Scotland and Russia’s secret wartime link to be revealed at Montrose Air Station

Commander Peter Kolesnikov, one of the members of the top secret Soviet mission to Scotland in 1943.
Commander Peter Kolesnikov, one of the members of the top secret Soviet mission to Scotland in 1943.

The unveiling of an exhibition about a top secret wartime mission to Scotland at Montrose Air Station Heritage Centre is to be attended by a highly distinguished group of Russian visitors.

The delegation will include the Russian Consul General and his deputy, representatives of Russia’s top aviation museum and a descendant of one of the 24 elite Soviet pilots who were sent to Scotland during World War Two to undergo specialist aviation training.

The exhibit will be officially opened on Friday (May 15) by the Lord Lieutenant of Angus.

The Russian Consul General, as well as two Montrose Air Station World War Two veterans, will be presented with medals.

Dr Dan Paton, curator of the heritage centre and exhibition, said: “Montrose Air Station’s exhibition ‘The Russians Are Coming’ reveals how ‘Hero-Pilots’ of the 10th Guards Air Division secretly came to Scotland in 1943 to learn how to fly Whitworth Armstrong Albemarle bombers.

“This story was discovered by Russian historian Anna Belorusova, whose grandfather was one of the pilots involved in the clandestine operation, and who will be attending the opening of the exhibition.”

Anna only realised her late grandfather, Commander Peter Kolesnikov, had spent time in Britain when she came across his wartime possessions, including an English phrase book.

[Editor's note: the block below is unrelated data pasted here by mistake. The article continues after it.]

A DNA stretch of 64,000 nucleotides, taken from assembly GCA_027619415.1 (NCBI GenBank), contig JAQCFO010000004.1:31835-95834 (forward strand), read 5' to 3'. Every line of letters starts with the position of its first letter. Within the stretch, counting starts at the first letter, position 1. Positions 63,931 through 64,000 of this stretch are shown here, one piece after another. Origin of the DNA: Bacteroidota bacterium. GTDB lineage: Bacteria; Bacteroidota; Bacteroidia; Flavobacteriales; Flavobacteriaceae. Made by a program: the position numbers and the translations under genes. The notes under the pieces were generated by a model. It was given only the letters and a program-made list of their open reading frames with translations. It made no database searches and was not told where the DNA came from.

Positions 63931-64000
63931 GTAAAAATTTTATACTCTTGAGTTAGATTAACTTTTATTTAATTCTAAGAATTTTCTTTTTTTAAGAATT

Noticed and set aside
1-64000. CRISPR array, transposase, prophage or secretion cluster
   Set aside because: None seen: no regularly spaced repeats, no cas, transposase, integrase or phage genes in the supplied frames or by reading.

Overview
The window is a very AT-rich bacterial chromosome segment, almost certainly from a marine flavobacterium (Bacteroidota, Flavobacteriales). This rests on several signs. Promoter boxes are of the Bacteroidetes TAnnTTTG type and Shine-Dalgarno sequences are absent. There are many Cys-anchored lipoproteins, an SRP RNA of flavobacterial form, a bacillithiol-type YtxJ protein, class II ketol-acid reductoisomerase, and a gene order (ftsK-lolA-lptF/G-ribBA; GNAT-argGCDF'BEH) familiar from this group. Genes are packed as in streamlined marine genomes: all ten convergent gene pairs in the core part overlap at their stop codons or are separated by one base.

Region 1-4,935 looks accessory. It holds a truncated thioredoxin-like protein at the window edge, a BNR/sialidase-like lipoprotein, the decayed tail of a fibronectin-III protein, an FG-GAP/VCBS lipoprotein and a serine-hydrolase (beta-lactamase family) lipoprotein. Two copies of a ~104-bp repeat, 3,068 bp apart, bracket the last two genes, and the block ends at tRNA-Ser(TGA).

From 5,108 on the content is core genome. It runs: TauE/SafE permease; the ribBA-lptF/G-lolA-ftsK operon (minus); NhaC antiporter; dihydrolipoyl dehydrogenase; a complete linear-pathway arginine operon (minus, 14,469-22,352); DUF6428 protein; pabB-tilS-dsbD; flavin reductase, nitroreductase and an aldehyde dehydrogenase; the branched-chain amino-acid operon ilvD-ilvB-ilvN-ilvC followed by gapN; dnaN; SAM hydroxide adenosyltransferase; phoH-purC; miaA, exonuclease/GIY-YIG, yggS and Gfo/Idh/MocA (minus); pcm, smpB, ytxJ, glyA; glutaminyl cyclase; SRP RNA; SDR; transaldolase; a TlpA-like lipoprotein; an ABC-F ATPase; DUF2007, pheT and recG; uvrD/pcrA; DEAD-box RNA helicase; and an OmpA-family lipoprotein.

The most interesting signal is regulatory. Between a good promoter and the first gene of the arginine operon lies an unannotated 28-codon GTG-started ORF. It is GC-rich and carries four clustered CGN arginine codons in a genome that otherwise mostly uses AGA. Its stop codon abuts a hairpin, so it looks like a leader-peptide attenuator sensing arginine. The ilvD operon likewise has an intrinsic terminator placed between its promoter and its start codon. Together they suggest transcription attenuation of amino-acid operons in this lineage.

She said: “The hand-written inscription on the front page of my grandfather’s phrase book says: ‘Good luck and may you visit Britain again under better conditions. Russia & Britain - V!’”

She will be attending the opening with several Russian pilots who are also descendants of airmen of the 10th Guards Air Division.

Anna continued: “The Soviet pilots’ fascinating story has struck a powerful chord both in the UK and Russia.

“The exhibition brings to light a hitherto neglected piece of air history, while also highlighting the wartime alliance between the two countries.

“The Soviet airmen’s memory is in very good hands in Montrose.”

The Russian delegation will also include Alexei Timofeev, former head of Moscow’s Vnukovo Airport, and Elena Nikitina, Head of Vnukovo Air Museum, Moscow.

“We are honoured to attend the opening of the exhibition which tells the story of the legendary 10th Guards Air Division, who were based at Vnukovo aerodrome during the war.

“We are very grateful to our Montrose colleagues for all their wonderful work in creating the exhibition and hope that our two museums continue to work together,” said Elena Nikitina.

Following the official opening of the exhibition by the Lord Lieutenant of Angus, Georgiana Osborne, and the Russian Consul General, Andrey A. Pritsepov, two Montrose Air Station World War Two veterans will be presented with Russian 70th Anniversary medals.

Dr Paton added: “Our exhibition commemorates a group of fearless Russian airmen, so we are delighted that our honoured Russian guests will be commemorating Scotland’s brave airmen and women by honouring Mrs Ness Van, who was in the ATS, and Mr David Oswald, who served in the RAF,

“This will be a very special day for all concerned but especially for the descendants of Russia’s Hero Pilots, who will finally find out the full story of this top secret mission to Scotland.”

The opening of the exhibition will also mark the start of Montrose Air Station’s Open Weekend, which is part of Museums Galleries Scotland’s 2015 Festival of Museums.

From Friday to Sunday (May 15 to 17), free entry and a host of activities commemorating the 70th anniversary of the end of World War Two will be available at the centre.